How Offline Businesses Can Improve Their Web Sites

From the archives…

I started building web sites in 1995. Back then, the web was very non-commercial and most businesses had to be convinced that they even needed a web site. Oh how things have changed. But in some cases, it seems the pendulum has swung too far the other way. Some businesses that are very strong offline use their sites primarily for ecommerce. Ecommerce is obviously a fantastic invention and I cannot tell you the despair I feel when I go to a site only to find that you can’t actually BUY anything on it. You can only look at things you could buy if only you weren’t wearing pajamas and slippers and weren’t so lazy that you could get into your car and fight traffic and stand in line and I’m tired just thinking about all of it. So, I am a strong proponent of ecommerce.

But if your business is not web only and has an offline presence as well, you’ve got to consider all those visitors who aren’t going to the site to buy things, but for other reasons. And you should think of your visitors as customers of your business and not just the online division.

1. Don’t make me guess where you’re located.
Don’t hide that “store locator” link in tiny type in the footer of the page. Why are you trying to keep me out of your store? I know that in some companies, the online division is measured on how much revenue it brings in and perhaps you are trying to trick people into thinking your stores are somehow no longer available and the only shopping option is on the site, but that is not the way. We still know the stores exist. Really. If the issue really is that you are trying to get customers to buy online rather than in-store to meet numbers projections, change the metrics used in success measurement. Make a convincing case for tracking how you drive people to the physical stores.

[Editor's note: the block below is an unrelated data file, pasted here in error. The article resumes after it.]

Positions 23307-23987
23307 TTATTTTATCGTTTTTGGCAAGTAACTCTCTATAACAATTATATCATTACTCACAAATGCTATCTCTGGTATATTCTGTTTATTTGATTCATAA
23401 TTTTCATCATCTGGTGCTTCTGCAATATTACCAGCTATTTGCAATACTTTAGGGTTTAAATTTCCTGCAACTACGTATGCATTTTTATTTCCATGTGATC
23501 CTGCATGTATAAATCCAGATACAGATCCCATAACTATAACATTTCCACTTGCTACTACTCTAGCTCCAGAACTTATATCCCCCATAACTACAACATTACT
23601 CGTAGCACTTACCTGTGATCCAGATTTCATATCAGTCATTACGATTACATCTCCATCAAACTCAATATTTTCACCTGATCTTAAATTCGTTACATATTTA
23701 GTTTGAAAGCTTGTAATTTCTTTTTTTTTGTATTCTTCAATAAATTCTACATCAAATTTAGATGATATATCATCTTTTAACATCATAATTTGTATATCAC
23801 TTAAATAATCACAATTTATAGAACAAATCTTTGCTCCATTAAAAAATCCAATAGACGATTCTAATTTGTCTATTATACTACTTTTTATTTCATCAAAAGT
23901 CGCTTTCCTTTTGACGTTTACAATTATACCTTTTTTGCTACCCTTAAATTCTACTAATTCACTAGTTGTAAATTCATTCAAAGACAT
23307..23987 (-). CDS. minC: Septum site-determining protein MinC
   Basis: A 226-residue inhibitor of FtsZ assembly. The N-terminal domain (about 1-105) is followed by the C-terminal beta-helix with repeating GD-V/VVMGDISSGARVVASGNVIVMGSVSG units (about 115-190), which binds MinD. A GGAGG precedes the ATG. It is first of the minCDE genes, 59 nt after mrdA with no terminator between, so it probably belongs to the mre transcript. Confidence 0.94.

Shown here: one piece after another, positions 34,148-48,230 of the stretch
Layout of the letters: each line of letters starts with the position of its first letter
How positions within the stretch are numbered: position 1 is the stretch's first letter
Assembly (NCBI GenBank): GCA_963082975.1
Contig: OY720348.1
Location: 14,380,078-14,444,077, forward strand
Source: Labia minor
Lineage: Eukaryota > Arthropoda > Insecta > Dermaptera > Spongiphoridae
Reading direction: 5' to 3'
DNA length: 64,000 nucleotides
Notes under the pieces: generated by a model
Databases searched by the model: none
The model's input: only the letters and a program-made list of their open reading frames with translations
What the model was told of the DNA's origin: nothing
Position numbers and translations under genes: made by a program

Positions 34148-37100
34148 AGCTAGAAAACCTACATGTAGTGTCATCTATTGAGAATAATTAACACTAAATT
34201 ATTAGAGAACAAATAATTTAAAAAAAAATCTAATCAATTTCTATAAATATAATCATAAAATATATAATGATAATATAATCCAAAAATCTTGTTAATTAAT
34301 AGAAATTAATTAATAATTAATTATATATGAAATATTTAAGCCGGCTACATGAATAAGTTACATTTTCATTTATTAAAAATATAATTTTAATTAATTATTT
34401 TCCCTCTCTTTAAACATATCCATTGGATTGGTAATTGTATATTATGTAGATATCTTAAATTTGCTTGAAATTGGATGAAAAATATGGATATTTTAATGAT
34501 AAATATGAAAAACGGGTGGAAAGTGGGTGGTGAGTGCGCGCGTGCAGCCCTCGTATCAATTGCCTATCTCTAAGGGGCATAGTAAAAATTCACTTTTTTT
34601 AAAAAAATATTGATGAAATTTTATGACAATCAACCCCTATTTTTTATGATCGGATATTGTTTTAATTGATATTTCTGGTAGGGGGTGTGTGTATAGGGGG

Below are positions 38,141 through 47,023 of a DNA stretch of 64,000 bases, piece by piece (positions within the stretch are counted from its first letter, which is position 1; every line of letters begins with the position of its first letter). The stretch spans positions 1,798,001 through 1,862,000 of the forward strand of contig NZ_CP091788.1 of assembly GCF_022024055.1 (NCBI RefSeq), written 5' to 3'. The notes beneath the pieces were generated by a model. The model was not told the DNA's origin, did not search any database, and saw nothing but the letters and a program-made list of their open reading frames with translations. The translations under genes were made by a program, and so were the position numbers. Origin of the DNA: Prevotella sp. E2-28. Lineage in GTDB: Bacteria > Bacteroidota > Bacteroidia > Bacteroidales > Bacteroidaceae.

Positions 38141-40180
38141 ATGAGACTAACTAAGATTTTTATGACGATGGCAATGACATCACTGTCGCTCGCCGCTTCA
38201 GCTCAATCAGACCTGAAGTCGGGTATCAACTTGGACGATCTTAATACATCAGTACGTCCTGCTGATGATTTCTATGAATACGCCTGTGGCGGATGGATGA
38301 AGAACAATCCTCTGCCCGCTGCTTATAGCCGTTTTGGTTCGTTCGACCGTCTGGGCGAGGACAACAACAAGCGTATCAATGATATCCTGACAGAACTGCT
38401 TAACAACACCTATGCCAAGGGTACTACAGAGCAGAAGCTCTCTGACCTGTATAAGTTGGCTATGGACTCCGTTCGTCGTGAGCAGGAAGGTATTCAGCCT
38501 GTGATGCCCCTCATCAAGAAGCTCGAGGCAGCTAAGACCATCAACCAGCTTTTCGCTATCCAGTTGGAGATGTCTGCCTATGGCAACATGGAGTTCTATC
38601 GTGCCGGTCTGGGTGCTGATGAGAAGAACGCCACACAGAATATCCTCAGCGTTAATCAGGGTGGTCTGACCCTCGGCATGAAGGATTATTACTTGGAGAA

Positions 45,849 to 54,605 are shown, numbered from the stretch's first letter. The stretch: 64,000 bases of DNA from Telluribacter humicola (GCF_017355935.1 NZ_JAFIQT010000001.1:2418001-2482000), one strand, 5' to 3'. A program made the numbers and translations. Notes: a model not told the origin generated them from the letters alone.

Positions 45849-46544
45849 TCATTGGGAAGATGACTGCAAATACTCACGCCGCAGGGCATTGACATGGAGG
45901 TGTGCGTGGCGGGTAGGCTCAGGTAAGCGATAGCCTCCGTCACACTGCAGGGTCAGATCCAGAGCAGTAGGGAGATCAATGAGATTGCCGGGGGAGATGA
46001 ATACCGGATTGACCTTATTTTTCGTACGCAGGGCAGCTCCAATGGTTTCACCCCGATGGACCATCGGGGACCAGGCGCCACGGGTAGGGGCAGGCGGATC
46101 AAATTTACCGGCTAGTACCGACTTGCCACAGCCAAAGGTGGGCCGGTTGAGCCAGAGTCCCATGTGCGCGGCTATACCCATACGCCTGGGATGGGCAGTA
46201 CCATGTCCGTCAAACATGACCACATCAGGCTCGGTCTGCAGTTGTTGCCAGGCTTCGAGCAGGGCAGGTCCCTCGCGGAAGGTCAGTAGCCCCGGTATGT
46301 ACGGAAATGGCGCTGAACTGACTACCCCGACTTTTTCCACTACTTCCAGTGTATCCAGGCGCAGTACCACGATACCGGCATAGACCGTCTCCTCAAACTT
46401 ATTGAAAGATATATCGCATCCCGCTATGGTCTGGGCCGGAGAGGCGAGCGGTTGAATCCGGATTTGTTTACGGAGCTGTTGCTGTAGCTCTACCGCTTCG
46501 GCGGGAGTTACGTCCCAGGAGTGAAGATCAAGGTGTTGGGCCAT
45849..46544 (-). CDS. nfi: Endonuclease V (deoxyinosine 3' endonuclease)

If the issue is that the store locator option doesn’t go well with the online shopping menu options, there are lots of ways make it both easy to find and non-obtrusive. But I think mostly it’s not these things, it’s just that the designer is focused on thinking of visitors who are coming to buy and forget that sometimes, people are coming for other things.

2. Give me lots of data about you.
I needed to go to a particular store the other day and was wondering when they closed. So, I went on the site and found the store locator link pretty easily. But instead of store hours, I got this message that each location may have different hours, so to call them up and see. Really? Do your stores change their hours that often that you can’t put a process in place to keep the site updated? I’d also like to know your return policy and things like that. And since I’m wishing, why not give me inventory numbers so I know if you even have what I need in stock before I get there. It’s the age of technology! Let’s mash up your inventory system and your web site and call it web 2.0 reloaded!

3. Give me the same deal if I buy online, call, or go into you store.
I am dealing with a company, not with the the online storefront or the physical storefront or the floating-on-the-clouds-you-can-only-get-to-us-if-you-own-an-air-balloon storefront. I’m buying something from your company. Why could I find the discounted price for that monitor on the web site, but when I called, the rep on the phone had no clue what I was talking about?